A new Senate Bill in Georgia is leading the charge in punishing peaceful protest. Senate Bill 469 amends laws relating to labor organizations and relations to “provide that certain provisions prohibiting mass picketing shall apply to certain private residences…provide for an action to enjoin unlawful mass picketing…and provide for both criminal trespass and criminal conspiracy” with punishment and fines (h/t Sarah Jaffe at Alternet).
The bill makes it unlawful for persons to engage in picketing where “a labor dispute exists” in numbers that would block any kind of transportation or entrances to buildings or interrupt “quiet enjoyment.” In addition, planning such a direct action or protest would also become a crime – “conspiracy to commit criminal trespass.” In other words, a protest action such as a march or occupation of a building or protest around a private residence will be an arrestable offense, as well as planning such an action. The possible punishment includes a fine of up to $10,000 and a year in jail.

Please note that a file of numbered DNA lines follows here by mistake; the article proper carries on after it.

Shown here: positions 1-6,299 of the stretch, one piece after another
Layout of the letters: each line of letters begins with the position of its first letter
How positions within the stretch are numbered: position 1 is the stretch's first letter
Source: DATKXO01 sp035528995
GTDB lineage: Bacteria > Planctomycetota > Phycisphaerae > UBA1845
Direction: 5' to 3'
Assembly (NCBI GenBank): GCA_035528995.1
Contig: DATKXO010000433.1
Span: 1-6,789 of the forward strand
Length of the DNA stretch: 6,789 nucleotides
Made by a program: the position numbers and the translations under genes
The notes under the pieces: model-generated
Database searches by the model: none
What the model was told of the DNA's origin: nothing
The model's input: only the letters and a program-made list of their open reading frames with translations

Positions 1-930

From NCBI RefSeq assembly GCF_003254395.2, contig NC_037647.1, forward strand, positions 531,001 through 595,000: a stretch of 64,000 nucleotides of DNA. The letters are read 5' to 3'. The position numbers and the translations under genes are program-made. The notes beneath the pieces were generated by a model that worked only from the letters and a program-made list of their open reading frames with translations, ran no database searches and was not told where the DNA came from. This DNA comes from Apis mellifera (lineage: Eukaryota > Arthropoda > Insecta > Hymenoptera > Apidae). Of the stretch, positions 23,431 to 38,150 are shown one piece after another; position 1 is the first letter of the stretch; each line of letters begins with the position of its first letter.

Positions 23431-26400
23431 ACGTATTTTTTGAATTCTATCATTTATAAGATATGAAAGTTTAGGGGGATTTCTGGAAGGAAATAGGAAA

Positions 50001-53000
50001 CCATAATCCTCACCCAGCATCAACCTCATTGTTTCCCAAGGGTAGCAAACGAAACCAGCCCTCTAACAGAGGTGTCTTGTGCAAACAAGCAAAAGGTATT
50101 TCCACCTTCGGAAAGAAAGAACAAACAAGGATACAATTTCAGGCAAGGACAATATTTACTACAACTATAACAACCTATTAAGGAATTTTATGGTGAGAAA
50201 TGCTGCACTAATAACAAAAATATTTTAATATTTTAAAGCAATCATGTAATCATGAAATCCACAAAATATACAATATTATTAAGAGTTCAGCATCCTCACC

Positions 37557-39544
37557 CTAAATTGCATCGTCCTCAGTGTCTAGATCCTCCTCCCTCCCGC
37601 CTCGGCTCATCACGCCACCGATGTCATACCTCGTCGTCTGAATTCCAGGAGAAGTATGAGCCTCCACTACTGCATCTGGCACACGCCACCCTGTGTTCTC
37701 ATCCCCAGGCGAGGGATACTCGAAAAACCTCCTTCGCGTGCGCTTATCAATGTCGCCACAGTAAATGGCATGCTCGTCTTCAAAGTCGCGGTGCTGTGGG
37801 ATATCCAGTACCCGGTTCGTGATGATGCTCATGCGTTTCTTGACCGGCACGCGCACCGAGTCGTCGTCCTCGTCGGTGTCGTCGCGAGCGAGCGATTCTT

Eric Robertson, Political Director for Georgia Teamsters Local 728 told Alternet “This bill is obviously an attack on working people and anyone who believes in organizing for justice. It undermines civil liberties, and clearly is designed to cripple working peoples’ ability to organize and build organizations to improve their working conditions.” Read the rest of this entry →
Seventeen UC Davis students and two alumni filed the lawsuit against university officials and police on Wednesday concerning the shocking pepper-spraying incident in November 2011 that sparked international condemnation.